A liberal-leaning coalition led by the former prime minister Mahmoud Jibril called for a 'grand alliance' yesterday if rumours of its victory in Libya's landmark election should prove true.
Liberal alliance 'quietly confident' of winning landmark Libyan vote
TRIPOLI // A liberal-leaning coalition led by the former prime minister Mahmoud Jibril called for a grand alliance yesterday if rumours of its victory in Libya's landmark election should prove true.
The High National Election Commission said early results from the Janzour area near the capital and the coastal area of Zlitan showed a strong lead for the National Forces Alliance, a coalition of more than 50 parties widely perceived as liberal despite taking pains to emphasise its Islamic credentials.
The results represent only a small part of the vast country, where about 65 per cent of registered voters turned out, and early results for the coastal city of Misurata suggested a party led by a prominent local figure had won a large chunk of seats. But Mr Jibril and his party seem to be planning for a leading role in the new government.
"We are silent, confident in the credibility of the Election Committee," Mr Jibril said at a hastily organised news conference on Sunday night. He outlined a plan for building a government with his alliance, although he himself was barred from standing for election as he had already held office.
He called for the formation of a grand coalition, in essence a government of national unity, to be forged from the hundreds of political blocs and thousands of individual candidates who stood in the first election since Muammar Qaddafi came to power more than 40 years ago.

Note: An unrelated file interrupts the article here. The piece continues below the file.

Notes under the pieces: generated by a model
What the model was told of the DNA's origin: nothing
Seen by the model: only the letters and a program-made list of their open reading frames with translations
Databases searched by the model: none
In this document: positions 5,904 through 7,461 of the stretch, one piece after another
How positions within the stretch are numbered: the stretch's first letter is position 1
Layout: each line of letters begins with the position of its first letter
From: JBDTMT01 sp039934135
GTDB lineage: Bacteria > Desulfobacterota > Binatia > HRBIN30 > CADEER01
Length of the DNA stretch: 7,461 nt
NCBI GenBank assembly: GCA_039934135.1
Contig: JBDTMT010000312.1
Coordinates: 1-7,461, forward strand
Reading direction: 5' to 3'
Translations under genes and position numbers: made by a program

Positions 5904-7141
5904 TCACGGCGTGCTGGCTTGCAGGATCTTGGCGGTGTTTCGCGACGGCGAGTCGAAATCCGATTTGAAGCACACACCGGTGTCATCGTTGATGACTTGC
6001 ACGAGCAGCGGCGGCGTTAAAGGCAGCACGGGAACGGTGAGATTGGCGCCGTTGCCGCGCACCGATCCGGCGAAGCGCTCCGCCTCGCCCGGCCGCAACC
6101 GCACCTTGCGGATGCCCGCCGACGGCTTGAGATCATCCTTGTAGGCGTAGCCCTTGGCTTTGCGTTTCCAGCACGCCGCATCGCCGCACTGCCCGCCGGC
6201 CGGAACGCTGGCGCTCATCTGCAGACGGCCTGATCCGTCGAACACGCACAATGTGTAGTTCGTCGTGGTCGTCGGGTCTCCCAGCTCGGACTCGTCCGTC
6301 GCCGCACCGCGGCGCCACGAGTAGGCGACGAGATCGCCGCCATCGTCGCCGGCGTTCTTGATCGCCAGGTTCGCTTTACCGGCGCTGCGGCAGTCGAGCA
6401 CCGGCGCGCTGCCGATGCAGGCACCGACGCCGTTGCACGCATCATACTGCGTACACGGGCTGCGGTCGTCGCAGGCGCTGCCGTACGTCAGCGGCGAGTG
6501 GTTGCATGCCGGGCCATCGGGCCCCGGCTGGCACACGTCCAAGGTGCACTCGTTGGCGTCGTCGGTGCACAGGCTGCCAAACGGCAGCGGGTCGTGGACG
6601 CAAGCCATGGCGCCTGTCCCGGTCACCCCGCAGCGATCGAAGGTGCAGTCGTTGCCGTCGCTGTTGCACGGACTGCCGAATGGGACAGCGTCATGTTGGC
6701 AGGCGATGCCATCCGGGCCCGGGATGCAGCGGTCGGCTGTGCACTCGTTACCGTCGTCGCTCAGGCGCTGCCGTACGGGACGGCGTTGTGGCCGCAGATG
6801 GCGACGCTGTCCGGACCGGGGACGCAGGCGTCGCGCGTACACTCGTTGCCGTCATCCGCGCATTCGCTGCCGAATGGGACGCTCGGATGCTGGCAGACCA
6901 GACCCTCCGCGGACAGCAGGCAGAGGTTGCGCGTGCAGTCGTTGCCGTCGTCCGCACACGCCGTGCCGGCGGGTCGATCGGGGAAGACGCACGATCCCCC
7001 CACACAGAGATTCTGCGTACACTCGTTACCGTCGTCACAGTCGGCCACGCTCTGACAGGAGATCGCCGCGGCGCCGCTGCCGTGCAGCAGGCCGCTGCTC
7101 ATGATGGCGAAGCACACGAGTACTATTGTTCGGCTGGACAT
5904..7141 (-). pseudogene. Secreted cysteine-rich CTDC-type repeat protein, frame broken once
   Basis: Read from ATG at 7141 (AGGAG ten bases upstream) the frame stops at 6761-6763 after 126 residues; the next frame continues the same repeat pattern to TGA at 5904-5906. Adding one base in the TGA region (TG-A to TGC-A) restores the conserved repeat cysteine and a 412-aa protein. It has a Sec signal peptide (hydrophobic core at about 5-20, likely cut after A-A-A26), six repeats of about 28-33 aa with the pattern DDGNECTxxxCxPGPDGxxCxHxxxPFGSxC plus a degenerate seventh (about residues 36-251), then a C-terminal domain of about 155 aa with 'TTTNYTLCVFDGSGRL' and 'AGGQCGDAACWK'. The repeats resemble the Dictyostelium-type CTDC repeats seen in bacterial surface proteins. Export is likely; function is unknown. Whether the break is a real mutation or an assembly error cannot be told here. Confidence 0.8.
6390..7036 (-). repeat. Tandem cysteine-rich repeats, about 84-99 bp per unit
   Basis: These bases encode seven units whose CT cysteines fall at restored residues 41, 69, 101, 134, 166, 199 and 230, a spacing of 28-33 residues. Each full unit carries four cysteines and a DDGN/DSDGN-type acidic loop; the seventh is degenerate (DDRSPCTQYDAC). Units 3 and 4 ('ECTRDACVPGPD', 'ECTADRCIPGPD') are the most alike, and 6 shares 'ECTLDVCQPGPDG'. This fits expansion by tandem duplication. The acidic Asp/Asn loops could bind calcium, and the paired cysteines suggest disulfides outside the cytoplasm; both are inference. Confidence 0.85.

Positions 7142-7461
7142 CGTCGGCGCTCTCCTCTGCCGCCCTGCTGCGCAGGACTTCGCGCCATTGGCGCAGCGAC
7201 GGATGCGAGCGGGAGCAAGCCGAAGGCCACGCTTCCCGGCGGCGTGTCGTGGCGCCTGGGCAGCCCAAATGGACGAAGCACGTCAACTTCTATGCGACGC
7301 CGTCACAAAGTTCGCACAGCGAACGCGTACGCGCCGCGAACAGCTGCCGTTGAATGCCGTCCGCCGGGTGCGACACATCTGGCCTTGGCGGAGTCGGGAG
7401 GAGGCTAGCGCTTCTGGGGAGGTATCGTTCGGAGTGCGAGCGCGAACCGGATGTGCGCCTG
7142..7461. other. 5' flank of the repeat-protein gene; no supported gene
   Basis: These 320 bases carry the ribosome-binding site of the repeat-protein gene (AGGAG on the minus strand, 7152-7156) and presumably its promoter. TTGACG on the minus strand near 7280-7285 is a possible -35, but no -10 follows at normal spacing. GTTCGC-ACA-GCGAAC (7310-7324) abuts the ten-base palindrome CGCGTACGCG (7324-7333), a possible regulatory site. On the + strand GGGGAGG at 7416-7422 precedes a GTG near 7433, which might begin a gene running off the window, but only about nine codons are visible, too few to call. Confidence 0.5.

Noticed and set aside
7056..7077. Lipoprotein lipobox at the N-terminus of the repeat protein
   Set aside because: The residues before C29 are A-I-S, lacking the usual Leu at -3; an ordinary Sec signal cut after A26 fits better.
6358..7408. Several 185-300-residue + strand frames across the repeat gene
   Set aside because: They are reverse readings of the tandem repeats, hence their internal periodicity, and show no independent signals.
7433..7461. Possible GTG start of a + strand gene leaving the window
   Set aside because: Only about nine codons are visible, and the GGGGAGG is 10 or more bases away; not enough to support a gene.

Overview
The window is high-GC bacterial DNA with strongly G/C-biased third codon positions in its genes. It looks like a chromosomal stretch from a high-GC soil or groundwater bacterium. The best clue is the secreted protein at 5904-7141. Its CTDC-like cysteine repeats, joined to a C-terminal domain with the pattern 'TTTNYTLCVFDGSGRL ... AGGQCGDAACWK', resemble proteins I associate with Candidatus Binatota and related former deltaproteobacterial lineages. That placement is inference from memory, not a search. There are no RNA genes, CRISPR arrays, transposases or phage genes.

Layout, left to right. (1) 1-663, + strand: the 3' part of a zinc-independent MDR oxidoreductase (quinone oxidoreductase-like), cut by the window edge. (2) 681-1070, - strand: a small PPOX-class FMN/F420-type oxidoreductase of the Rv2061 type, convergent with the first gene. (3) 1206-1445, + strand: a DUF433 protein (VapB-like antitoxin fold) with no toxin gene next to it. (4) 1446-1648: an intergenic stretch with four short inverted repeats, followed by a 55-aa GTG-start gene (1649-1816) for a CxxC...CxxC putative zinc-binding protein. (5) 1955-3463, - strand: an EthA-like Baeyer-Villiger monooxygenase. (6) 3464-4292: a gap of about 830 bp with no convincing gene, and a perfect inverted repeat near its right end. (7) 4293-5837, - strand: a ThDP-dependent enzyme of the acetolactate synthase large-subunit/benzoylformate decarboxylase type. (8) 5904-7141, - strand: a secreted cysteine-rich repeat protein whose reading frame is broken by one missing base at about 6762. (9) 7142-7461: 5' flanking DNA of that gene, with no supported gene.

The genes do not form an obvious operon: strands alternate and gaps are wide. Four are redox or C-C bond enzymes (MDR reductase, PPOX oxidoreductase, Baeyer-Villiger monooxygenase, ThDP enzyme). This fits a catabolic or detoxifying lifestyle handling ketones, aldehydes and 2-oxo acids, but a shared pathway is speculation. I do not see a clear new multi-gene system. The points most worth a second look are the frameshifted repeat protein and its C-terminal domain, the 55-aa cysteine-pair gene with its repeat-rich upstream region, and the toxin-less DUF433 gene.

"We need to all sit together," he said in a speech that strove for inclusion - calling on women, ethnic minorities and particularly the more Islamically-tinged groups that his coalition seems to have beaten, to come to the negotiating table.
"We extend a call for national dialogue to all political parties. This is an honest and sincere call," he said.
Mr Jibril asked journalists not to describe his coalition as liberal or secular, problematic political concepts in a deeply religious country, but the alliance is expected to outperform expressly Islamist parties including the Justice and Development group, which is linked to the Muslim Brotherhood.
The predicted result is a surprise for observers of the region who had seen the rise of the Brotherhood - well organised, internationally funded and often popular - as inevitable in nations rocked by uprisings, such as Tunisia, Egypt and Syria.
The general secretary of the alliance, Faisal Krekshi, said yesterday he felt that Libyans were drawn towards a less Islamist grouping in part because of the large proportion of educated women in Libyan society who feared that their freedoms would be curbed under a religious government. Anecdotal evidence from international observers suggests a strong turnout by women in the poll.
In the event that it does dominate the new General National Congress, he said the alliance would focus on decentralisation, in an attempt to defuse violence in the east of the country, which has been simmering with resentment at perceived neglect.
"We have to shift the decisions from the centre to the periphery - so it's very simple, just decentralising the decisions," he said. He also called for a nationwide process of reconciliation for former Qaddafi loyalists.
International observer missions including the US-based Carter Centre said Saturday's vote had been reasonably free of irregularities and effectively conducted, despite a "politically sensitive and potentially volatile" environment.